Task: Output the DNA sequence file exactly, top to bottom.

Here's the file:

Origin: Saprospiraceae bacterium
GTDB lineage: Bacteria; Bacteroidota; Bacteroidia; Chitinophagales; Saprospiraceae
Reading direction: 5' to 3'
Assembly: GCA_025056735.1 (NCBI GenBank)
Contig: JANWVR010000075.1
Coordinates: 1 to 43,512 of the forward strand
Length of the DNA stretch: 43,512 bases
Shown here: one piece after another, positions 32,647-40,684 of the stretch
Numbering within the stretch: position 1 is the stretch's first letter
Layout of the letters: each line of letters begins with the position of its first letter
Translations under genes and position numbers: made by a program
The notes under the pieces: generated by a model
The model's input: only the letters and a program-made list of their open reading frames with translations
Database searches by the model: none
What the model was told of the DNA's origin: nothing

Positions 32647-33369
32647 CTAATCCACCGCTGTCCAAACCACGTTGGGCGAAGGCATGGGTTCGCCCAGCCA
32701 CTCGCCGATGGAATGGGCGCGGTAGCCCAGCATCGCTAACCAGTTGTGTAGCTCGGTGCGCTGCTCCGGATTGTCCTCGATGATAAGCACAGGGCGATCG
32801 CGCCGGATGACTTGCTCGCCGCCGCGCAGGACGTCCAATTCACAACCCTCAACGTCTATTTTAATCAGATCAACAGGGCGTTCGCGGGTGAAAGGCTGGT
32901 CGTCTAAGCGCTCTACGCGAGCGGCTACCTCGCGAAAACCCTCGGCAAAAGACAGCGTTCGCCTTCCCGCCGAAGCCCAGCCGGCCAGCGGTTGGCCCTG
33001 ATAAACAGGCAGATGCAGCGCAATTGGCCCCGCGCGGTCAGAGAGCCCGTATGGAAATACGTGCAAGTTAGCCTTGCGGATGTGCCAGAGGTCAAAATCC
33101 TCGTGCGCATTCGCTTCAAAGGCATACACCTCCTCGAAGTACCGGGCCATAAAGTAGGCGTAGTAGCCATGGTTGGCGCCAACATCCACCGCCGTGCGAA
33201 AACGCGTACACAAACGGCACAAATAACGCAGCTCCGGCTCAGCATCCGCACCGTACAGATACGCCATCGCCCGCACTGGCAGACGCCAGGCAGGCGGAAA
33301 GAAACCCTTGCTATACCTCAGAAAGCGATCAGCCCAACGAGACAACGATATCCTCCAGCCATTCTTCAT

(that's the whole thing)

Origin: Saprospiraceae bacterium
GTDB lineage: Bacteria; Bacteroidota; Bacteroidia; Chitinophagales; Saprospiraceae
Reading direction: 5' to 3'
Assembly: GCA_025056735.1 (NCBI GenBank)
Contig: JANWVR010000075.1
Coordinates: 1 to 43,512 of the forward strand
Length of the DNA stretch: 43,512 bases
Shown here: one piece after another, positions 32,647-40,684 of the stretch
Numbering within the stretch: position 1 is the stretch's first letter
Layout of the letters: each line of letters begins with the position of its first letter
Translations under genes and position numbers: made by a program
The notes under the pieces: generated by a model
The model's input: only the letters and a program-made list of their open reading frames with translations
Database searches by the model: none
What the model was told of the DNA's origin: nothing

Positions 32647-33369
32647 CTAATCCACCGCTGTCCAAACCACGTTGGGCGAAGGCATGGGTTCGCCCAGCCA
32701 CTCGCCGATGGAATGGGCGCGGTAGCCCAGCATCGCTAACCAGTTGTGTAGCTCGGTGCGCTGCTCCGGATTGTCCTCGATGATAAGCACAGGGCGATCG
32801 CGCCGGATGACTTGCTCGCCGCCGCGCAGGACGTCCAATTCACAACCCTCAACGTCTATTTTAATCAGATCAACAGGGCGTTCGCGGGTGAAAGGCTGGT
32901 CGTCTAAGCGCTCTACGCGAGCGGCTACCTCGCGAAAACCCTCGGCAAAAGACAGCGTTCGCCTTCCCGCCGAAGCCCAGCCGGCCAGCGGTTGGCCCTG
33001 ATAAACAGGCAGATGCAGCGCAATTGGCCCCGCGCGGTCAGAGAGCCCGTATGGAAATACGTGCAAGTTAGCCTTGCGGATGTGCCAGAGGTCAAAATCC
33101 TCGTGCGCATTCGCTTCAAAGGCATACACCTCCTCGAAGTACCGGGCCATAAAGTAGGCGTAGTAGCCATGGTTGGCGCCAACATCCACCGCCGTGCGAA
33201 AACGCGTACACAAACGGCACAAATAACGCAGCTCCGGCTCAGCATCCGCACCGTACAGATACGCCATCGCCCGCACTGGCAGACGCCAGGCAGGCGGAAA
33301 GAAACCCTTGCTATACCTCAGAAAGCGATCAGCCCAACGAGACAACGATATCCTCCAGCCATTCTTCAT